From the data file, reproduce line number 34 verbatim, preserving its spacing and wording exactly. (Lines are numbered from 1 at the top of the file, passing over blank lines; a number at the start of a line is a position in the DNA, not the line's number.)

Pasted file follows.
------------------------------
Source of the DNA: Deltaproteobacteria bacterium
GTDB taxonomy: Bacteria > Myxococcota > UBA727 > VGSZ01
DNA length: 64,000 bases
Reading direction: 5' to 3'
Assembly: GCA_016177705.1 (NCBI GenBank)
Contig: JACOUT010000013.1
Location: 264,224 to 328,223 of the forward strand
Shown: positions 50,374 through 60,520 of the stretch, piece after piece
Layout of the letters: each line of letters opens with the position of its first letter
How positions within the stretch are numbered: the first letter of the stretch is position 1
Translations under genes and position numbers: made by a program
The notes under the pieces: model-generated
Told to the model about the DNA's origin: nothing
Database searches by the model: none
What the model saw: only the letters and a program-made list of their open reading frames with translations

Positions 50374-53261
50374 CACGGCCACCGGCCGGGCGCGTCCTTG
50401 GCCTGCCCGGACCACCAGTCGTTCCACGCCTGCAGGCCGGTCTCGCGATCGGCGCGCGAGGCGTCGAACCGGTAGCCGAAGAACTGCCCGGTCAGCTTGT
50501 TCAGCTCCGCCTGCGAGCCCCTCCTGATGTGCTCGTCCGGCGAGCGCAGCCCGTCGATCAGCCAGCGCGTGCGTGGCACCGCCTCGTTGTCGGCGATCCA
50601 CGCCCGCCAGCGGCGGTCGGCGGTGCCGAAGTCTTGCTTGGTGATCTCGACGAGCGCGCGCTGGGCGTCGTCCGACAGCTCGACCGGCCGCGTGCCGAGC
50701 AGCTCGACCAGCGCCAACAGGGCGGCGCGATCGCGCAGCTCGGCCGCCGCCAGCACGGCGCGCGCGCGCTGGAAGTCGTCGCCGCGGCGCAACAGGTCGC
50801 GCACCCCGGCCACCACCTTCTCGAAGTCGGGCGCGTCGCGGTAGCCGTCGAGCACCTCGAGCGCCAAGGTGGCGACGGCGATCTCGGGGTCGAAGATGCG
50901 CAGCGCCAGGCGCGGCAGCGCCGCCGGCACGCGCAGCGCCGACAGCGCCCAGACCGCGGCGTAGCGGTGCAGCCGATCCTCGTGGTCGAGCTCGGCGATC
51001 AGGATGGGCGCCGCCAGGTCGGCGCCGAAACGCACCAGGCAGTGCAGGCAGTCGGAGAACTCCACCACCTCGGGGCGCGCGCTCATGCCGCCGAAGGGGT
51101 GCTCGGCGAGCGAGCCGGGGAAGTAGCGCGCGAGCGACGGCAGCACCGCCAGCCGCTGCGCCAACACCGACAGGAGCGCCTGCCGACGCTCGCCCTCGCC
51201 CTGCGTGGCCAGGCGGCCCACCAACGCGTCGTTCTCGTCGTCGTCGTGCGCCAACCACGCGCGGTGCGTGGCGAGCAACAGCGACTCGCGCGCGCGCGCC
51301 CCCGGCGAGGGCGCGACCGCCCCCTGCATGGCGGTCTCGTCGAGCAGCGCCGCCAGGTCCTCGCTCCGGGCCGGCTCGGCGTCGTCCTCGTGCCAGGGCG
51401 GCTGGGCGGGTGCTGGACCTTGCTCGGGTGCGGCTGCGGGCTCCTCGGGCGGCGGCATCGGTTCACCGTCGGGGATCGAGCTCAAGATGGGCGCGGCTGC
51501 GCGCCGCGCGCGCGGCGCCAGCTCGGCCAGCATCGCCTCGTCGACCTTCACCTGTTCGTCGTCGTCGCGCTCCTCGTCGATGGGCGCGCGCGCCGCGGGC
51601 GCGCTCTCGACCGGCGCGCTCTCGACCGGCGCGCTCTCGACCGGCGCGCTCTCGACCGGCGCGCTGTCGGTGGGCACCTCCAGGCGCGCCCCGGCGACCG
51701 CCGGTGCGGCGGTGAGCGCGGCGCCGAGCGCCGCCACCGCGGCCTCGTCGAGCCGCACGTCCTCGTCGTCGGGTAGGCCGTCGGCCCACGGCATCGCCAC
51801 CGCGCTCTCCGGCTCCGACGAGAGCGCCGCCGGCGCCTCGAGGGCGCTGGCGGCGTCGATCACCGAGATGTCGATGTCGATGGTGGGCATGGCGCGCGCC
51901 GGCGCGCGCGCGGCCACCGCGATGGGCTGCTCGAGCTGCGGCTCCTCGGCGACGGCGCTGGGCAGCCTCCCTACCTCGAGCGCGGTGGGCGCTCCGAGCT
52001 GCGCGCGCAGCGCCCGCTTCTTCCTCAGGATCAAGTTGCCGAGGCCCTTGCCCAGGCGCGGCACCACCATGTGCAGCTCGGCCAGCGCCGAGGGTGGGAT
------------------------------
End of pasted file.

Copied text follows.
52001 GCGCGCGCAGCGCCCGCTTCTTCCTCAGGATCAAGTTGCCGAGGCCCTTGCCCAGGCGCGGCACCACCATGTGCAGCTCGGCCAGCGCCGAGGGTGGGAT